As a GM, I try really hard to encourage my players to develop strong "role play" options for their characters, and really try to avoid "railroading" them into the direction I want them to go.....
I am finding that our group has certain "tendencies" that make running AP's very challanging...
1) Characters always seem to be in the Neutral alignment range....it's almost impossible to get them to show any interest in doing something that simply is in the best interest of others, or that helps others without some personal motivation or gain on their part.
2) All are pretty "stubborn" when it comes to following someone elses lead...you would think they where each carrying a shard of pride :)
3) Intimidate seems to be a far more preferable tactic than Diplomacy.
If intimidate fails...they get frustrated that they couldn't "bully" their way through, and disappointed that their characters have to resort to diplomacy with NPC's more powerful than themselves.
As a GM, what advice would you give for trying to develop a more "team" oriented approach ?
FYI: We just started Shattered Star, and I was hoping being a member of the pathfinder society would give them a bit of a motivation to act as a team....but so far they seem to be resorting to their standard MO.
Any advice ?
First, some players are just more oriented toward team play than others. It unfortunately sounds like you've got a bunch of stubborn individualists, so you've got an uphill climb. Some things might work better than others -- but the basic idea overall is -- reward teamwork.
1) Common goal. Since you say they won't do things unless they have strong personal motivation, the challenge you must meet is to find something where those strong personal motivations all play toward the same end. I don't know Shattered Star so I can't comment on the specifics of how the AP would help, but generally some things that can work --
--- if there's a bad guy they need to track down, give each of them a reason to hate the bad guy. The bad guy killed the fighter's sister, stole the wizard's family heirloom, burned down the rogue's house, borrowed the cleric's core rulebook and spilled coffee all over it.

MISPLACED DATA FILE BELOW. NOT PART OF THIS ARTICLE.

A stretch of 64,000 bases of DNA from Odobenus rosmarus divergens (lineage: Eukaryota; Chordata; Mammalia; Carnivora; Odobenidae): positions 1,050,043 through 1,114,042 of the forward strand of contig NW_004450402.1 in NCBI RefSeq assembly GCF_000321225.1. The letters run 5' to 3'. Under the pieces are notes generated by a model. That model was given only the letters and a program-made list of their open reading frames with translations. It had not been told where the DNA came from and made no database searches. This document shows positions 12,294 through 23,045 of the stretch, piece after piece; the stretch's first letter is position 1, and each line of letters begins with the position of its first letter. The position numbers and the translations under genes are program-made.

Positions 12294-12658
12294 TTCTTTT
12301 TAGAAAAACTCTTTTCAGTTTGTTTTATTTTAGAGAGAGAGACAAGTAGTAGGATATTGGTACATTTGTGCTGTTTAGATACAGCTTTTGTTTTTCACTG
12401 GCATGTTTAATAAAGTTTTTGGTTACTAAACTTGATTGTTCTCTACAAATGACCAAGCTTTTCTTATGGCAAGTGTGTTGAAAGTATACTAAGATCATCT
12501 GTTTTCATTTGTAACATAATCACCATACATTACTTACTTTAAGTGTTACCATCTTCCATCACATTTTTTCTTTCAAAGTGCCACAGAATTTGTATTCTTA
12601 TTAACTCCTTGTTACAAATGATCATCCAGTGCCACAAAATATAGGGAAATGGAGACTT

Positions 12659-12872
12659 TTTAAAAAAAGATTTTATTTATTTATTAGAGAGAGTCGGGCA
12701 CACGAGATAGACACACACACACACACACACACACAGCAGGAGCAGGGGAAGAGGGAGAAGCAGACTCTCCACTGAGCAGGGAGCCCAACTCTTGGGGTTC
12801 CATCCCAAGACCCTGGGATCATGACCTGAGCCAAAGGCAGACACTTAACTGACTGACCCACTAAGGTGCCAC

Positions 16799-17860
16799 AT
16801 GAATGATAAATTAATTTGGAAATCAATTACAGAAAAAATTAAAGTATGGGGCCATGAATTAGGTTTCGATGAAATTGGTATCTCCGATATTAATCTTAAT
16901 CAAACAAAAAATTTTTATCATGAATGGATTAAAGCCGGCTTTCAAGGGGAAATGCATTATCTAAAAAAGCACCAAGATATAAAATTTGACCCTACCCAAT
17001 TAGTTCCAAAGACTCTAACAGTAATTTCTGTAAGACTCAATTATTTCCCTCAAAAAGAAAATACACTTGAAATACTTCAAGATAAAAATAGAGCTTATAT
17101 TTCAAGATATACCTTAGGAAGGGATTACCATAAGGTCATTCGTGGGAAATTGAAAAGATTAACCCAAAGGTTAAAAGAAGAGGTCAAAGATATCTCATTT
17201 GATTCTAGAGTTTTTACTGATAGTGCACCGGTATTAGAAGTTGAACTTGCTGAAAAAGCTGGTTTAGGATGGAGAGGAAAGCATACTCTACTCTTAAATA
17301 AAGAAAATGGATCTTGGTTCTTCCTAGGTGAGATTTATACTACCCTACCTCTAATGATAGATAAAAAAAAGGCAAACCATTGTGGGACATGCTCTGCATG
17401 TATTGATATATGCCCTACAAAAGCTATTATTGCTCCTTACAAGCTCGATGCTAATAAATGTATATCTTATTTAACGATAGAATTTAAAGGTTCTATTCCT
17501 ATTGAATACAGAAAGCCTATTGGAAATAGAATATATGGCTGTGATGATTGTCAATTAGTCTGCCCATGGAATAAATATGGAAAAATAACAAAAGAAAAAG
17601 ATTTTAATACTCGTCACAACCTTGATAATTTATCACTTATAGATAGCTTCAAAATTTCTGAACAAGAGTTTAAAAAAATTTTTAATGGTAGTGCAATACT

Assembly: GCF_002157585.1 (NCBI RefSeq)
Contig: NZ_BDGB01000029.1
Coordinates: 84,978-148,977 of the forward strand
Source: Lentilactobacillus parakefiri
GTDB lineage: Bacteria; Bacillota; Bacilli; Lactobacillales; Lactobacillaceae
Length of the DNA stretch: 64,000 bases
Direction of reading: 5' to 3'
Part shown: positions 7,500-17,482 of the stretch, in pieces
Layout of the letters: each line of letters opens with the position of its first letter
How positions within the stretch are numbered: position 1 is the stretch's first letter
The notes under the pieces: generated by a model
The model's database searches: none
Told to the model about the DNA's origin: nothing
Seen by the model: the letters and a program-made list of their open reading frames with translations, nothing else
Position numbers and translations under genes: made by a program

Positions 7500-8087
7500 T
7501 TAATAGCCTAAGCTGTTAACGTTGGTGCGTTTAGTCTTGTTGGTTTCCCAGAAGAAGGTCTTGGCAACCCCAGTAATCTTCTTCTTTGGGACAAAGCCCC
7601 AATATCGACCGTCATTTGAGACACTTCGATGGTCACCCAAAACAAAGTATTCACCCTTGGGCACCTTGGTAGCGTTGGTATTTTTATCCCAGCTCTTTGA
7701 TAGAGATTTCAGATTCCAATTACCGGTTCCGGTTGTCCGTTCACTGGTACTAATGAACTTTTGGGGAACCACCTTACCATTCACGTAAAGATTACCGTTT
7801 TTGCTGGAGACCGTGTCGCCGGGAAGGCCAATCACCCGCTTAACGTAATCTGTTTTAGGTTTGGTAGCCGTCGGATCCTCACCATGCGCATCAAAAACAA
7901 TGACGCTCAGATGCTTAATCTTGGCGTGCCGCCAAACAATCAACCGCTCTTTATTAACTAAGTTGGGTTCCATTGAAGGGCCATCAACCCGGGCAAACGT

--- Good old bribery. They all work for the Pathfinder Society, what is the Pathfinder Society giving them to do what they need to do? Do they gain rank, priveleges, items? Has the Pathfinder Society perhaps offered a monetary bonus for displays of exemplary teamwork?
--- A mystery that compels them. They each have the same dream, the same mysterious package, or something go missing with the same clues left behind.
You said they tend to be roleplay driven so I would presume they either have back stories or would be willing to provide them -- you can also use this to give them extra common motivations and common ground.
2) For not working together as a team in combat, that should be cured by a fight or two with multiple strong creatures who excel at dividing and conquering. Make sure YOUR teamwork tactics are good -- show the bad guys flanking, ganging up, using excellent group tactics to show how powerful they can be.
3) "Reward" them with teamwork feats (APG), forcing them to set up tactics that make them work together.
4) Regarding the unwillingness to play nice with NPCs -- using Intimidate over Diplomacy, etc. First -- accept to an extent that's their choice. People shouldn't be forced to talk it out any more they should be forced to fight everyone. However, the way they handle things should have reasonable and realistic consequences -- they bully the town guard, the town guard puts them on watch as trouble makers. They bully a shopkeeper -- now all shops refuse to do business with them, or charge unreasonable prices. They bully a noble, rumors of the party's unsavoryness and untrustworthiness begin to circulate through town, and the whole place becomes hostile to them.
Make sure also that you're using the Rule of Three here -- there should be three ways to get any form of clue or information. So that if the AP calls for them using Diplomacy or Intimidate to gain certain information, that you think of a couple other ways they could find the information if they opt out (a note, a trail, etc.).